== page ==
Monday, March 25, 2013

Kids, Electronics and Communication Skills

It seems kids nowadays are far more technologically advanced than their elders. Preschool aged kids are being introduced to the computer to help them learn their ABCs and 123s. Elementary school aged kids are learning how to do PowerPoint presentations instead of plain old book reports. By the time they are in middle and high school they are expected to know how to use a computer fluently.

Heck my son knows more about working our entertainment system than I do. He knows how to get a video to play from our computer onto the tv screen without reading a user manual.  It's almost second nature to kids today.

However, have you heard teen aged kids talk on the phone recently? When I was younger we stayed on the phone for hours on end. Now it seems you need to pull teeth to get them to say almost anything.  "Hi!", "Yeah", "Okay", "Whatever" and "Fine" are about all you'll hear from most teens when you ask them a question.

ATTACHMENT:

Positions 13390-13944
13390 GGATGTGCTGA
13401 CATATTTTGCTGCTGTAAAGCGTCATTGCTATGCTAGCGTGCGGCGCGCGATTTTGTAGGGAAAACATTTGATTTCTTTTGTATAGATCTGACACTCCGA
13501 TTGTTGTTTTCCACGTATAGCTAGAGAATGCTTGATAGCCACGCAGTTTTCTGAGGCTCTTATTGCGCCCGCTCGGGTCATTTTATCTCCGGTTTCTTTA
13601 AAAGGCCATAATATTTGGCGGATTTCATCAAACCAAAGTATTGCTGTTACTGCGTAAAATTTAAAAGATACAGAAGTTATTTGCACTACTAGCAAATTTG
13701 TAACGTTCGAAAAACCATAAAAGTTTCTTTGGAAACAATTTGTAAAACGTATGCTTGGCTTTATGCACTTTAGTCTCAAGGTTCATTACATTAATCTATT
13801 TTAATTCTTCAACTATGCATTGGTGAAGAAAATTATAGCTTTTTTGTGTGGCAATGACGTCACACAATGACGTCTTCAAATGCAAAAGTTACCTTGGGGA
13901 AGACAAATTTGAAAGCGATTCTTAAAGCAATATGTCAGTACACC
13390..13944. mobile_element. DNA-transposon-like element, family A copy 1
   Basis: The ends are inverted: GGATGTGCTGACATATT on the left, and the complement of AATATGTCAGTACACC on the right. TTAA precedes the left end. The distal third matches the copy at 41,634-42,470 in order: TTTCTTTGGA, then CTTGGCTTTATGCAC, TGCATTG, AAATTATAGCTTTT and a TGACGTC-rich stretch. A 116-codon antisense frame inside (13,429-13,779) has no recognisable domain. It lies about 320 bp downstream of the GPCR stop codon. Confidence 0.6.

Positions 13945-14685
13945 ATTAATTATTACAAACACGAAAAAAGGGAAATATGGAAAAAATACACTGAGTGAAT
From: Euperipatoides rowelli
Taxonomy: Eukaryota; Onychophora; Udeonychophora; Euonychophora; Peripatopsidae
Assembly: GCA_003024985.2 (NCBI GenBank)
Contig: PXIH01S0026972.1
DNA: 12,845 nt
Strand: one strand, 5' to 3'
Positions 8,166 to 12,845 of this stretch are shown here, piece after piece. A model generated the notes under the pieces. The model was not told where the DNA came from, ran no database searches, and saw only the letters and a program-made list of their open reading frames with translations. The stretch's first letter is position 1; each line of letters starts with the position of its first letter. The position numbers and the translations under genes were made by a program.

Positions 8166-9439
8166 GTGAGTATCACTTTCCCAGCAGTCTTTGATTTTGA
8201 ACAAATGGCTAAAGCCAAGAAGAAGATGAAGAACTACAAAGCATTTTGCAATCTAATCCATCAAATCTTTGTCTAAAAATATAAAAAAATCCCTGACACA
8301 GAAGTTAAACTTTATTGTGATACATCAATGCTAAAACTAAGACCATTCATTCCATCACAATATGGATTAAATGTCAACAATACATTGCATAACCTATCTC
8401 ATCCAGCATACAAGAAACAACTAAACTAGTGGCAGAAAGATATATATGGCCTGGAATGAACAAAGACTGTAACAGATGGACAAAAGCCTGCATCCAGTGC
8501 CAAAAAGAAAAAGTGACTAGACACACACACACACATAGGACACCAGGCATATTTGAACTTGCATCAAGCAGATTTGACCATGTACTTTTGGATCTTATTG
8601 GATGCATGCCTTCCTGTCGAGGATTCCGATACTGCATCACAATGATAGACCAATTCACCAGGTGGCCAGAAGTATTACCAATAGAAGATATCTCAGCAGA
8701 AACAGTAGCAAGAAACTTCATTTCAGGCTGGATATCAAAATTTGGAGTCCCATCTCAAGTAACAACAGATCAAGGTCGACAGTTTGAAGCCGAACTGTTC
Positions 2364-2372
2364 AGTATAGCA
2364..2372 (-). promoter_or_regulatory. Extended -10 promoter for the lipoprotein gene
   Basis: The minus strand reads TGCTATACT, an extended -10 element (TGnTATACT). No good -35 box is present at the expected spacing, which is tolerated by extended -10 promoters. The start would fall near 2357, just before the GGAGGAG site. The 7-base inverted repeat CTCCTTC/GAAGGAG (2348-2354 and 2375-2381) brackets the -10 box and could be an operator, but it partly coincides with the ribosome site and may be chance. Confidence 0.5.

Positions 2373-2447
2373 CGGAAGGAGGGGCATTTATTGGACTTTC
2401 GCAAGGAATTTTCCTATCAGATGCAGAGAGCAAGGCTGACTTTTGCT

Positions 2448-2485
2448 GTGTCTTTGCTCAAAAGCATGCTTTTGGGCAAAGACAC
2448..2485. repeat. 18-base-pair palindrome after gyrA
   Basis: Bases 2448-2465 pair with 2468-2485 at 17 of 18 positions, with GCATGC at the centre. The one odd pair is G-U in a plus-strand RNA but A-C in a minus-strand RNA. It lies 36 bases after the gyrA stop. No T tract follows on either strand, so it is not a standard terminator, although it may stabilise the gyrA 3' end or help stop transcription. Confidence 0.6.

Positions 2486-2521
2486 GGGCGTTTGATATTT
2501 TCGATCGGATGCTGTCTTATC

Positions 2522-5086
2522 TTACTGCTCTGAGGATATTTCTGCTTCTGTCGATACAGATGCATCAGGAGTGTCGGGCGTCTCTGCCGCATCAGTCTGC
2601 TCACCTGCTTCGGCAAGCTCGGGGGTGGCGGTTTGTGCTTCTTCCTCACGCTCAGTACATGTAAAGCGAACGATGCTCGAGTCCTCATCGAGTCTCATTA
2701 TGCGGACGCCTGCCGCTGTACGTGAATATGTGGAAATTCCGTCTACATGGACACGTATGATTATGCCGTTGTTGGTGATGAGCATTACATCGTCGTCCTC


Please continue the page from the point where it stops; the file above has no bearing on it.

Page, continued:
How many times have you seen 2 kids sitting in the same room not saying a word but they are busy texting away to each other. I suppose it's their equivalent of whispering or passing notes.

As a parent I try to limit the amount of screen time my kids have and encourage them be more social. Whether it be television, computer, hand held games, iPods, etc. these devices are considered a treat.

When my kids were younger, my family used these types of devices when we are waiting at the orthodontist, on long car rides and occasionally for educational purposes. Now that they are older, the kids use them once all their homework is done for about 30 minutes. Let's face it if it were left up to the kids they would play for hours on end.

Many kids would prefer to play video games all afternoon instead of playing outside, but encouraging them to have face-to-face time with others helps them learn to read body language and to respond to the emotions of others.

Thank goodness, the 5th grade teachers at my son's school feel the same way I do and actually makes the students do oral reports each month in front of the class. Nothing fancy - only 1-2 minutes, but it helps them get over any fear of speaking in front of others. Plus it encourages them to share a little bit about themselves with their classmates. Perfect for kids who are more reserved.

Learning to use a computer and other electronics is useful and beneficial to their education, but just like everything else, they need to be done in moderation.

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